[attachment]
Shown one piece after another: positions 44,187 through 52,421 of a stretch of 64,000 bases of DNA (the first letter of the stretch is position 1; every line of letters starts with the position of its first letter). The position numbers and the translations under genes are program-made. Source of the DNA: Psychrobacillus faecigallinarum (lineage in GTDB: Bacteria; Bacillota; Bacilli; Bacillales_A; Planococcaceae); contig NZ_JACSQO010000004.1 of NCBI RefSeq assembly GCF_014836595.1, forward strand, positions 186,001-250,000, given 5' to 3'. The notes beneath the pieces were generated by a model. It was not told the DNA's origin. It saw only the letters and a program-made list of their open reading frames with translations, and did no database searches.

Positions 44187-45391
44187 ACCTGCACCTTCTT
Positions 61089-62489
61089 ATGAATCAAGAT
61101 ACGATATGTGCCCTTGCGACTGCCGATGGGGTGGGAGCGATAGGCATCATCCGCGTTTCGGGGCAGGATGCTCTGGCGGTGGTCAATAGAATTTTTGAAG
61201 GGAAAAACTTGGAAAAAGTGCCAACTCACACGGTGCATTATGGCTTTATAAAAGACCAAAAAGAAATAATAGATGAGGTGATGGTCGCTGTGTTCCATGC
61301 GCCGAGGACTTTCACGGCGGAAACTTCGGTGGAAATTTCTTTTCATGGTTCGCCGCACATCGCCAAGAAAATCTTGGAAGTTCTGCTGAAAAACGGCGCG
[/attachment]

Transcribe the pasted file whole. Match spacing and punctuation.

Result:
Shown one piece after another: positions 44,187 through 52,421 of a stretch of 64,000 bases of DNA (the first letter of the stretch is position 1; every line of letters starts with the position of its first letter). The position numbers and the translations under genes are program-made. Source of the DNA: Psychrobacillus faecigallinarum (lineage in GTDB: Bacteria; Bacillota; Bacilli; Bacillales_A; Planococcaceae); contig NZ_JACSQO010000004.1 of NCBI RefSeq assembly GCF_014836595.1, forward strand, positions 186,001-250,000, given 5' to 3'. The notes beneath the pieces were generated by a model. It was not told the DNA's origin. It saw only the letters and a program-made list of their open reading frames with translations, and did no database searches.

Positions 44187-45391
44187 ACCTGCACCTTCTT
Positions 61089-62489
61089 ATGAATCAAGAT
61101 ACGATATGTGCCCTTGCGACTGCCGATGGGGTGGGAGCGATAGGCATCATCCGCGTTTCGGGGCAGGATGCTCTGGCGGTGGTCAATAGAATTTTTGAAG
61201 GGAAAAACTTGGAAAAAGTGCCAACTCACACGGTGCATTATGGCTTTATAAAAGACCAAAAAGAAATAATAGATGAGGTGATGGTCGCTGTGTTCCATGC
61301 GCCGAGGACTTTCACGGCGGAAACTTCGGTGGAAATTTCTTTTCATGGTTCGCCGCACATCGCCAAGAAAATCTTGGAAGTTCTGCTGAAAAACGGCGCG